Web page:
It’s a momentous anniversary for Israel and world Jewry. This week marks 100 years since the Balfour Declaration (November 2, 1917) conveyed the British government’s support for a Jewish homeland in Mideast territory under British control after World War I. This year also marks 70 years since the State of Israel’s founding on May 14, 1948.
We needn’t be historians to sense how time seems to accelerate. The last century brought more change than any in recorded history – especially for Jews. How many people reading this post have known a world in which Jews systematically were denied rights in a true democracy? How may have known a world without Israel? Who doesn’t take for granted Israel’s countless contributions to the world – from cell phones and computer security to medical, agricultural and environmental advances? Before long, how many Holocaust survivors will remain? Who will remember a time before seemingly intractable strife and tragedy centered on the Middle East?
As I wrote recently, “anniversaries naturally loom large in human consciousness. They remind us where we’ve been, who we are and where we’re going.” For these reasons and others, this year is a special year for Israel, and for everyone – Jew and not – with a stake in what Israel is and isn’t.
I rarely comment publicly on controversial subjects due to judicial ethics. One truth I can say is that whatever one’s politics, beliefs, hopes and fears, this anniversary year probably will amplify them. Israel and “pro-Israel” voices will speak tremendous pride in Israeli miracles too many to list. Social activists in Israel will use the anniversary to press that Zionism’s dreams of a fully inclusive and progressive society remain unfulfilled. Some who criticize Israel from outside will do so lovingly; some to encourage Israel to realize her fullest potential; others with hatred in hearts and blood on hands. Palestinians, Bedouins and Druze will have much to say, some of it searingly painful.
Confirmation bias is powerful. Humans tend to view history through the lens of what we already see. But whatever anyone’s views, Israel is far more complex than any single perspective anyone can hold or imagine. Expect this anniversary year for Israel to prove these truths in spades.
At minimum, this anniversary year reminds that Israel wasn’t a fait accompli in 1917 or 1948 – and today is unique among nations in twinning strength with vulnerability. A century after Balfour and a lifetime after Israel’s lofty Declaration of Independence, many nations still challenge Israel’s right to exist and might obliterate Israel if they could.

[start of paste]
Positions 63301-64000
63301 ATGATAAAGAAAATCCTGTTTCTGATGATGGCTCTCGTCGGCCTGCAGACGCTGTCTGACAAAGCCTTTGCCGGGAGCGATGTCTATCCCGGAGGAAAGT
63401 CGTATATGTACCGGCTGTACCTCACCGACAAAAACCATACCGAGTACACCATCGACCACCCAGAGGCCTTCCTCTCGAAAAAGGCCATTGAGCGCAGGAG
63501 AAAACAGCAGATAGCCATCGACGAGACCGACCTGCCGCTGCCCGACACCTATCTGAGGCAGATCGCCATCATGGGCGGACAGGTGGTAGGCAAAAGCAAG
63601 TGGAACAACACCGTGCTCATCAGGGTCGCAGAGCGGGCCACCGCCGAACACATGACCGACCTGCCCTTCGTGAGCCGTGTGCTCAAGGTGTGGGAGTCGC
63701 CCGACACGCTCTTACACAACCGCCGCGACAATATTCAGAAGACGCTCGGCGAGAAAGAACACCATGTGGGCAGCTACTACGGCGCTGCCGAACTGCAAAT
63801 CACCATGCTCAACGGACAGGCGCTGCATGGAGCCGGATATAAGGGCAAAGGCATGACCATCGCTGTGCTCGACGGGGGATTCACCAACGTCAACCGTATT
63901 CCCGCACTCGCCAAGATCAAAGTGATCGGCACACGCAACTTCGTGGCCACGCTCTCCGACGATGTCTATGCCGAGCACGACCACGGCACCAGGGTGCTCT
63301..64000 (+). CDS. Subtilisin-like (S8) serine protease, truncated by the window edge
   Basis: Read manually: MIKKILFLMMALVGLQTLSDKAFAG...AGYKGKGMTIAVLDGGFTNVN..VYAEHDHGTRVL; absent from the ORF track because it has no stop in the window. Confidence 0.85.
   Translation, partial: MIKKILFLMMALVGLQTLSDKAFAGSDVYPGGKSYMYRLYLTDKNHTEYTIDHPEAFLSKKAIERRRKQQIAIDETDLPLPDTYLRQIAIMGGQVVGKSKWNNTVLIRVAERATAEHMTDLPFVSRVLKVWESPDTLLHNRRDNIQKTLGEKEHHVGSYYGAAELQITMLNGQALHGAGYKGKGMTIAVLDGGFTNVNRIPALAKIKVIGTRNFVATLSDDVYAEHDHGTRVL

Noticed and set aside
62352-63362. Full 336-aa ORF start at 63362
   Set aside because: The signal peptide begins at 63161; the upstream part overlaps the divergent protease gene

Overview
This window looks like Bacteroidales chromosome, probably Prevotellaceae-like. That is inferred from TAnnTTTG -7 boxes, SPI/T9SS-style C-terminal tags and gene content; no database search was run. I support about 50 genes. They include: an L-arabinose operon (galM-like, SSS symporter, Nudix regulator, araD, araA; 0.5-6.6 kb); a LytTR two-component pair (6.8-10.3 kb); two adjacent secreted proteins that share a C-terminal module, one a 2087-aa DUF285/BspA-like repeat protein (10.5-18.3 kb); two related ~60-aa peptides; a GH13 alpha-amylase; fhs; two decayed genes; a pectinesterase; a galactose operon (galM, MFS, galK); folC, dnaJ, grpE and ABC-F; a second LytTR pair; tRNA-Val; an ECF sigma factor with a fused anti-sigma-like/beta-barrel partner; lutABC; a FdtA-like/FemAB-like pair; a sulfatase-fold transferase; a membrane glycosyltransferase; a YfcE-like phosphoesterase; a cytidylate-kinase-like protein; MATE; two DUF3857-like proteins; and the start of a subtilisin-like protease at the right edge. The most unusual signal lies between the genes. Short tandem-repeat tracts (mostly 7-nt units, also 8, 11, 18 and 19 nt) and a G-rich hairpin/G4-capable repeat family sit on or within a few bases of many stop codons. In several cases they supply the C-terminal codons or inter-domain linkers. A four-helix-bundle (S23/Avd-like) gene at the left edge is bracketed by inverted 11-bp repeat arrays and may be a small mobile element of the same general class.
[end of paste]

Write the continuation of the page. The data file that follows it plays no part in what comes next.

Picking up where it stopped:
I’ve never known this kind of uncertainty in my own life, but my father did. His parents were among thousands who fled Poland before the Nazi Luftwaffe flattened it in 1939. They ran east to Russia, hoping to turn south and then west to Palestine, but were blocked at the Turkmen-Iranian front. My father was born near a frontier town there in 1945, and spent his first years with his parents traversing postwar Europe before reaching Israel soon after independence in 1948.
My father remembers the uncertainty of early Israel – poverty, rations, barbed wire, air raid drills, makeshift everything and universal conscription. He remembers Israel birthing herself from throngs of humanity converging from everywhere, unsure if a tiny nation could absorb, uplift and deploy an immigrant influx double the existing population. He remembers the 1956 Sinai campaign, and the pride and sense of purpose – just 40 years after Balfour – that late 1950s Israel was booming. He remembers the 1967 Six-Day War that became the stuff of heroism legend, and the 1973 Yom Kippur War that shook Israel’s confidence.
What my father doesn’t remember are the stories of innocent Palestinians, Bedouins and Druze who felt (and still feel today) outside Israel’s proud and exhilarating history – who have their own history, their own triumphs and tragedies, their own pride, their own hopes and aspirations. He can’t remember them because he never experienced them, any more than most Palestinians living under Jordanian rule pre-1967 and then Israeli rule ever could know Jewish Israeli life. And what they and my father can’t remember, I suspect the Balfour Declaration’s authors couldn’t fully imagine in 1917.
This 100-year anniversary of Balfour is about all of that, and how we all tend to view history through our own lenses – and the almost super-human intellectual, emotional and spiritual work it takes to see more than what we’re already inclined to see. This 100-year anniversary is about an Israel that’s proud, capable, culpable, triumphant, tragic and so very easy to over-simplify.
During this anniversary year, celebrate all there is to celebrate about Israel, but please don’t let passion over-simplify complexity. Israel wasn’t easy – and for many if not most, Israel still isn’t easy. To imagine an easy Israel is to do great injustice, whatever one’s views.
So happy 100th anniversary, Balfour Declaration – and thanks, dad.
Dedicated to my father.
Originally published at Rabbis Without Borders / My Jewish Learning.